Computing Culture & Society: Applications and Reflections

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Date(s) - 06/05/2022
11:00 am - 4:00 pm

Zadal: Radim Hladík

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CCS-Lab at the University of West Bohemia invite you to a second series of lectures and transdisciplinary seminars on the topic:

Computing Culture & Society: Applications and Reflections

rationale: Today, computer technologies have a transformative impact on the way we conduct research across the academy, including humanities and social sciences (HaSS). However, to produce really novel insights, it appears that the computational approaches to culture and society require collaboration of experts across the whole spectrum of academic disciplines. Around the globe, we observe an emergence of new specialized research centers designed to facilitate such transdisciplinary collaboration. Some of these centers will be introduced in the lectures by international guests. In the seminars, researchers from two faculties and four departments at the University of West Bohemia (UWB) will discuss their research within this scope to receive feedback from scholars with a different academic background or to enhance potential future collaborations.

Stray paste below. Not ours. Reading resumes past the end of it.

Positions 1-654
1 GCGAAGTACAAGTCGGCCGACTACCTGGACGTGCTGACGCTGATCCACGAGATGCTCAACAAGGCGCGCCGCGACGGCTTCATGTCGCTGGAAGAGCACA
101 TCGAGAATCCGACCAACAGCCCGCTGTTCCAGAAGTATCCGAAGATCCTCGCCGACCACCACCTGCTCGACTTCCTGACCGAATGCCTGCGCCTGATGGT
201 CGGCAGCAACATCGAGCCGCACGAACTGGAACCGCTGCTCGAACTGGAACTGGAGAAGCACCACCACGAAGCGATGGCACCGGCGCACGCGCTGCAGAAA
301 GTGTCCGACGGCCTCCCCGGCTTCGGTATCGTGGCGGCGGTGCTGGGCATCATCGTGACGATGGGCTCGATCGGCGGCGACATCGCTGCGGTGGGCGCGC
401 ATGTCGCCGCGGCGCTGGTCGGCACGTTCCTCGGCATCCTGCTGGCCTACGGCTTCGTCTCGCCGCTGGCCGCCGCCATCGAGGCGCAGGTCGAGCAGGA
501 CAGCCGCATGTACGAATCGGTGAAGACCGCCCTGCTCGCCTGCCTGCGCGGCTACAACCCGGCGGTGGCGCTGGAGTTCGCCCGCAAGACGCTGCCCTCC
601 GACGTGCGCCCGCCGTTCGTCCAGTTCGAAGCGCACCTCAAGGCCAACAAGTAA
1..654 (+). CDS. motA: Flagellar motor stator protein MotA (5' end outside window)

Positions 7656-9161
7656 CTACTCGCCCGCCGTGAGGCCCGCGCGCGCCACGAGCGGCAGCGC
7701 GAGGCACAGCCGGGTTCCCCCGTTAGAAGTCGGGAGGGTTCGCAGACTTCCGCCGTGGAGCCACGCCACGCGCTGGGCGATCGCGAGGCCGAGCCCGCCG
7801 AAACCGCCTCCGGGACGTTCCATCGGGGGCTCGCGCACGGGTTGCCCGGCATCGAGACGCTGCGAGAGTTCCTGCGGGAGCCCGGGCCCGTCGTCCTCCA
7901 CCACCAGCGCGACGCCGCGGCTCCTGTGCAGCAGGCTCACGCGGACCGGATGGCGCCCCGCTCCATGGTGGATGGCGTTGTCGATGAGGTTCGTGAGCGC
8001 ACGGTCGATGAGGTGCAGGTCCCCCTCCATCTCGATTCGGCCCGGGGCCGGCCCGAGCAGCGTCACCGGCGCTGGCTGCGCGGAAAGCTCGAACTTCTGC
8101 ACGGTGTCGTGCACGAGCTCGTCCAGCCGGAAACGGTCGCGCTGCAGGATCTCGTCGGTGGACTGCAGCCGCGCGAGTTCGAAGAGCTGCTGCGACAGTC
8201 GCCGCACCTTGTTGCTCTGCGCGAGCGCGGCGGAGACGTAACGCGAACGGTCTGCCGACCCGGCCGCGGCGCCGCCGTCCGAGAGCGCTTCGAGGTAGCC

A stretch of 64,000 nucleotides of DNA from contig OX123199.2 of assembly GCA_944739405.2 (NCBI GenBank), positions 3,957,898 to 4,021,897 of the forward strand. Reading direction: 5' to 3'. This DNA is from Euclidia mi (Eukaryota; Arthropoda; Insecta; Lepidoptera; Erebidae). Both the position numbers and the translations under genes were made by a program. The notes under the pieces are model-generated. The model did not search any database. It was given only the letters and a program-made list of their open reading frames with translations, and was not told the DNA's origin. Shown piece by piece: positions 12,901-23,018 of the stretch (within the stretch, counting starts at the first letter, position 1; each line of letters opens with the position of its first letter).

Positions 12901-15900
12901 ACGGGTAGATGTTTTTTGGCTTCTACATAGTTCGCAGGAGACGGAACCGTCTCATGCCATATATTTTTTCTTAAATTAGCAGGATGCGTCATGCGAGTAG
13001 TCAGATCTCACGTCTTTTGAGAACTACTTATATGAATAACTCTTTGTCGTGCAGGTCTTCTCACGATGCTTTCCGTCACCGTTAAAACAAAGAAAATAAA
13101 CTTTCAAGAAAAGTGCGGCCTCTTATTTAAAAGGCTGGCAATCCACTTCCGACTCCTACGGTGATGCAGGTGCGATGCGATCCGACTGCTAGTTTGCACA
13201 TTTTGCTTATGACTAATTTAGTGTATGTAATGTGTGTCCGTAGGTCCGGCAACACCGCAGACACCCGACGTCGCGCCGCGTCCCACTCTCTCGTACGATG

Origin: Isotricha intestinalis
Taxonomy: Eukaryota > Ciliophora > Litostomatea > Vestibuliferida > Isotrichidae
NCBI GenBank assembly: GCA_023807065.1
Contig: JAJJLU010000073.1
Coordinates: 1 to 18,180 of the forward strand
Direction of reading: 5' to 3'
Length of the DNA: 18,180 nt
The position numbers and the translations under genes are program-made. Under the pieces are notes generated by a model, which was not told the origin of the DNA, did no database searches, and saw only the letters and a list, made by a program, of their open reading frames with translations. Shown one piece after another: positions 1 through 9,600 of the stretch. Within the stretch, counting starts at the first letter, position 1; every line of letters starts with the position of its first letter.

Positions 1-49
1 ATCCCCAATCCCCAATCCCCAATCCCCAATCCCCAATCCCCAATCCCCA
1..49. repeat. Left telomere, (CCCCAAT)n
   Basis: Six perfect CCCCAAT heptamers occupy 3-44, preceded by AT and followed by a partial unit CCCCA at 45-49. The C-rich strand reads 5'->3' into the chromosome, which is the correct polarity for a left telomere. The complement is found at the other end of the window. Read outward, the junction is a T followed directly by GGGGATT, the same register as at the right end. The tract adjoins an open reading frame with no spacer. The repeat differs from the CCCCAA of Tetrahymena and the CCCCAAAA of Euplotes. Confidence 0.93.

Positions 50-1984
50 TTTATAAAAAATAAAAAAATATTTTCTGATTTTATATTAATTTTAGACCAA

format: All events are available to the public and will be held in a hybrid format, with an opportunity to decide either for a physical attendance or to connect virtually via ZOOM. However, for an on-site attendance in the cafe Kulturka, please register using the form below. The international guests will connect virtually.

location: cafe Kulturka ZČU, Sedláčkova 19, Plzeň

registration form (for on-site attendance only): TBA

zoom link:

contact person: Vojtěch Kaše (Department of Philosophy, UWB,, 773205608)

Friday, May 6


11:00 – Adéla Sobotková (Aarhus University), Quantitative approaches in history and archaeology: what are these good for?

SEMINAR (in Czech):

13:30 – Dalibor Fiala (Department of Computer Science and Engineering, UWB), Modern Informetric Methods for the Evaluation of Scientific Research

14:30 – Ladislav Šmejda (Department of Anthropology, UWB), Gritty in the City: Moral Geography of the Urban Environment